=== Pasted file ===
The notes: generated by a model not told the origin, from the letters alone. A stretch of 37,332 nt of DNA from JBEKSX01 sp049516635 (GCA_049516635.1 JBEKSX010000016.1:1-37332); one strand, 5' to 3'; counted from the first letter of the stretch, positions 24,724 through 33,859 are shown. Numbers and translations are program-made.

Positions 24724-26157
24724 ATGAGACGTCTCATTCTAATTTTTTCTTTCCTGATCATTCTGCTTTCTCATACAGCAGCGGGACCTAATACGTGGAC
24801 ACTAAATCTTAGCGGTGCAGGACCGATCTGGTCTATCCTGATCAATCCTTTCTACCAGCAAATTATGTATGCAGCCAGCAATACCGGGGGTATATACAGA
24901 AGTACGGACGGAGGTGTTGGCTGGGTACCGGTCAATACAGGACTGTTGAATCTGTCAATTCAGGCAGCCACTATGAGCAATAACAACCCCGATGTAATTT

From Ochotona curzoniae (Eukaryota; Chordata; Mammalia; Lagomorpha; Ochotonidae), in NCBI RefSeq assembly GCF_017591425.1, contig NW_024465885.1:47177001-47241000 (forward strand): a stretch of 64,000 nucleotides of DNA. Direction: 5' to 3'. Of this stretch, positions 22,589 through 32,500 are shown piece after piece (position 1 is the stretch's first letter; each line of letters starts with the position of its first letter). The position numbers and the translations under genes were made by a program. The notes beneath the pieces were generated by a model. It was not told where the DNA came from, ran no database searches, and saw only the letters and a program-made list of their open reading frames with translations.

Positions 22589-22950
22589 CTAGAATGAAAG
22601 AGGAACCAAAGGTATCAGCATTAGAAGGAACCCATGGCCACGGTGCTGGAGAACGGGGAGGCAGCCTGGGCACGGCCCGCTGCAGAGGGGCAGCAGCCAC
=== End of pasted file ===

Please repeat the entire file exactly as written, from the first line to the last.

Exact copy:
The notes: generated by a model not told the origin, from the letters alone. A stretch of 37,332 nt of DNA from JBEKSX01 sp049516635 (GCA_049516635.1 JBEKSX010000016.1:1-37332); one strand, 5' to 3'; counted from the first letter of the stretch, positions 24,724 through 33,859 are shown. Numbers and translations are program-made.

Positions 24724-26157
24724 ATGAGACGTCTCATTCTAATTTTTTCTTTCCTGATCATTCTGCTTTCTCATACAGCAGCGGGACCTAATACGTGGAC
24801 ACTAAATCTTAGCGGTGCAGGACCGATCTGGTCTATCCTGATCAATCCTTTCTACCAGCAAATTATGTATGCAGCCAGCAATACCGGGGGTATATACAGA
24901 AGTACGGACGGAGGTGTTGGCTGGGTACCGGTCAATACAGGACTGTTGAATCTGTCAATTCAGGCAGCCACTATGAGCAATAACAACCCCGATGTAATTT

From Ochotona curzoniae (Eukaryota; Chordata; Mammalia; Lagomorpha; Ochotonidae), in NCBI RefSeq assembly GCF_017591425.1, contig NW_024465885.1:47177001-47241000 (forward strand): a stretch of 64,000 nucleotides of DNA. Direction: 5' to 3'. Of this stretch, positions 22,589 through 32,500 are shown piece after piece (position 1 is the stretch's first letter; each line of letters starts with the position of its first letter). The position numbers and the translations under genes were made by a program. The notes beneath the pieces were generated by a model. It was not told where the DNA came from, ran no database searches, and saw only the letters and a program-made list of their open reading frames with translations.

Positions 22589-22950
22589 CTAGAATGAAAG
22601 AGGAACCAAAGGTATCAGCATTAGAAGGAACCCATGGCCACGGTGCTGGAGAACGGGGAGGCAGCCTGGGCACGGCCCGCTGCAGAGGGGCAGCAGCCAC